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February 19, 2006
You don't have to trek halfway around the world for a taste of Vietnam: Just drive down Bolsa Avenue in Westminster. A wave of refugees arrived after the fall of Saigon more than three decades ago. Now this northern corner of Orange County is a place with its very own take on what moves us.
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CALIFORNIA | LOCAL
February 1, 2014 | By Anh Do
At last, they marched. On Saturday, dozens of lesbian, gay, bisexual and transgender immigrants marched in the annual Tet parade in Little Saigon. The rainbow flag, a distinctive symbol of gay pride, fluttered alongside emblems of California, the United States and South Vietnam. "We love you," participants yelled at friends, family members and thousands of others lining the parade route in Westminster, many dressed to celebrate the Lunar New Year. "We love you, too," some eager youths responded, whistling with joy. The historic moment followed months of fighting as organizers initially sought to ban LGBT activists from joining one of the community's biggest events.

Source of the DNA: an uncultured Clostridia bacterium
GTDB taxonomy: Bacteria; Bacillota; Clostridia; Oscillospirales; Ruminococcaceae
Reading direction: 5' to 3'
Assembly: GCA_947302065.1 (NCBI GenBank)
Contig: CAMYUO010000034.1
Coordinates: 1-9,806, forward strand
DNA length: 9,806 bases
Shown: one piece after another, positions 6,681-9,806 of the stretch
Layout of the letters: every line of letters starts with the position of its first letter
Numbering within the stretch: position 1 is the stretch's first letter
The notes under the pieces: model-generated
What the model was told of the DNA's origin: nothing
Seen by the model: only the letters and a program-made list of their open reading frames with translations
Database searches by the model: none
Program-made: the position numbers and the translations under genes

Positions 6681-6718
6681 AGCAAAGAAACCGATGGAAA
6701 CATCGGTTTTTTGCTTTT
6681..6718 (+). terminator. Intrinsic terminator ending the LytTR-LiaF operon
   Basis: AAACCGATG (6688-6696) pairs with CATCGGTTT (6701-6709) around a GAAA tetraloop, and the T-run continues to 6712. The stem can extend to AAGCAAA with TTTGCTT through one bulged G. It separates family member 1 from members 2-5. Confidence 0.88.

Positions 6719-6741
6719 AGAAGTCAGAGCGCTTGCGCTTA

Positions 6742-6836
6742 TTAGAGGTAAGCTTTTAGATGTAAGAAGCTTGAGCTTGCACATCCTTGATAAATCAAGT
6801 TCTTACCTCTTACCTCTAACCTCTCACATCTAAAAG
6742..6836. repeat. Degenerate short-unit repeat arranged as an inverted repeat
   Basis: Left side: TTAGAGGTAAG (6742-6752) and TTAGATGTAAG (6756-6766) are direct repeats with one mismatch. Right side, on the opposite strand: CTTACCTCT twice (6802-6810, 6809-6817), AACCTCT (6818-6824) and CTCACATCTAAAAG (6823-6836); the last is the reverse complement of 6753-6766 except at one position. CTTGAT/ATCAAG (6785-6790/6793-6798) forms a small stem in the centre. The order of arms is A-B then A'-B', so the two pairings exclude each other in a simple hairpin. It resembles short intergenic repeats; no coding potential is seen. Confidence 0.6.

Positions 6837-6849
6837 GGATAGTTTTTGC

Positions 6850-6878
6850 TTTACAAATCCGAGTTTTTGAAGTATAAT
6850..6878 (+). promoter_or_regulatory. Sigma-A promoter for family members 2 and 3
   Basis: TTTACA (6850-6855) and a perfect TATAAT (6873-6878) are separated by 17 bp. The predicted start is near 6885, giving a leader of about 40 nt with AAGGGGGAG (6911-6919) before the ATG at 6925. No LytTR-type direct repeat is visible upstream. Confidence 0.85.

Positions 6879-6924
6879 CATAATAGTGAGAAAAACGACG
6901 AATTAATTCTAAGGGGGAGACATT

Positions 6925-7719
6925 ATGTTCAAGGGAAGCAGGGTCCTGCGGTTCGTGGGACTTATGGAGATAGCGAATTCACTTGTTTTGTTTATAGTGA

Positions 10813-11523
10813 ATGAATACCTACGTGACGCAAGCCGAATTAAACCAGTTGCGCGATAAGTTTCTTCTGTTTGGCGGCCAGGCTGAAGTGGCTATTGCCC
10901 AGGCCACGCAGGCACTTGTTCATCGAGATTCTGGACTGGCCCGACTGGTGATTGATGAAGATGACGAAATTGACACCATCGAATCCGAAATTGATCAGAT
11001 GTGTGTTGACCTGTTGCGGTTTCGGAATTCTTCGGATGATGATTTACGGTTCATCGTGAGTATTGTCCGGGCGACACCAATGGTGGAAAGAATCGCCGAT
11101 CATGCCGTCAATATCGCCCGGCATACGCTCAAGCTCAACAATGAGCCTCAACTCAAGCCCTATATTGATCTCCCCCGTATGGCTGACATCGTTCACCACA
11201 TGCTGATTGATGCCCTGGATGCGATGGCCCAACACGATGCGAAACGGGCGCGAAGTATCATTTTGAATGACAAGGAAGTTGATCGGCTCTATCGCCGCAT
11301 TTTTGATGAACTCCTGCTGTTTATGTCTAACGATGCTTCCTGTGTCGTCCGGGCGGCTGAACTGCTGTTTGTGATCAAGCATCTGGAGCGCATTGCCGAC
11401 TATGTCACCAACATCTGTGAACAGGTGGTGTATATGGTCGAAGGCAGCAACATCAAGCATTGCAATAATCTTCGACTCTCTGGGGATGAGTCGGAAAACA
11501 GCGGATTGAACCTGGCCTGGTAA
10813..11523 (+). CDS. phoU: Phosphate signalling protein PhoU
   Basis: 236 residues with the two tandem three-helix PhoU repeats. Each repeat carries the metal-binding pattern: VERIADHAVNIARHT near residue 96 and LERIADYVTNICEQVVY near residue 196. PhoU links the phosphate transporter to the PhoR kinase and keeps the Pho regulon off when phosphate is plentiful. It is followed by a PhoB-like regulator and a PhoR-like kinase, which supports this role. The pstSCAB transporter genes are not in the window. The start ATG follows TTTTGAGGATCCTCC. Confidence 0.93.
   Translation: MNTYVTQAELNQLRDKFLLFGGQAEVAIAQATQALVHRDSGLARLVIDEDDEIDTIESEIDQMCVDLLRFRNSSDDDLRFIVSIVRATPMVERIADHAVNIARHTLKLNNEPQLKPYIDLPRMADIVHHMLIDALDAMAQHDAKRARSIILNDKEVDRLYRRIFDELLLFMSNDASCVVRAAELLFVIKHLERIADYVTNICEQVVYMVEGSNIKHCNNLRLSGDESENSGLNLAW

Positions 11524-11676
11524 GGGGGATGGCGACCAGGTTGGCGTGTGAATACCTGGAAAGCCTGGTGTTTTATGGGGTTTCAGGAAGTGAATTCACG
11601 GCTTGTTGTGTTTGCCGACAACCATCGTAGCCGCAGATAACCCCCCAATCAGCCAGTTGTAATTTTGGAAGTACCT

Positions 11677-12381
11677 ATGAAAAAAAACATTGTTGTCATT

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CALIFORNIA | LOCAL
April 23, 2010 | By My-Thuan Tran, Los Angeles Times
A feud between an Orange County supervisor and a Vietnamese community group over which should organize an event commemorating the fall of Saigon was settled this week when the Westminster City Council decided to let each hold their own ceremony Supervisor Janet Nguyen will be permitted to stage an event at Westminster's Freedom Park from morning to afternoon. The Vietnamese American Community of Southern California will get the park during evening hours. Members of the Vietnamese American Community of Southern California cheered after council members voted in a special hearing Wednesday to modify the supervisor's permit.
CALIFORNIA | LOCAL
January 20, 2014 | By Anh Do
Down at Lily's Bakery, the talk among those hunched over their beignets and iced coffee is focused on the upcoming Lunar New Year parade. The much-anticipated Feb. 1 procession, filled with lion dancers and dignitaries waving from passing cars, winds through Little Saigon as firecrackers pop and the old flag of South Vietnam flutters. The pressing question now is if a rainbow flag will be added to the colorful mix. After firm resistance, organizers of the Tet parade, along with other groups called to a community assembly, relented, agreeing to let a troop of Vietnamese American LGBT activists march.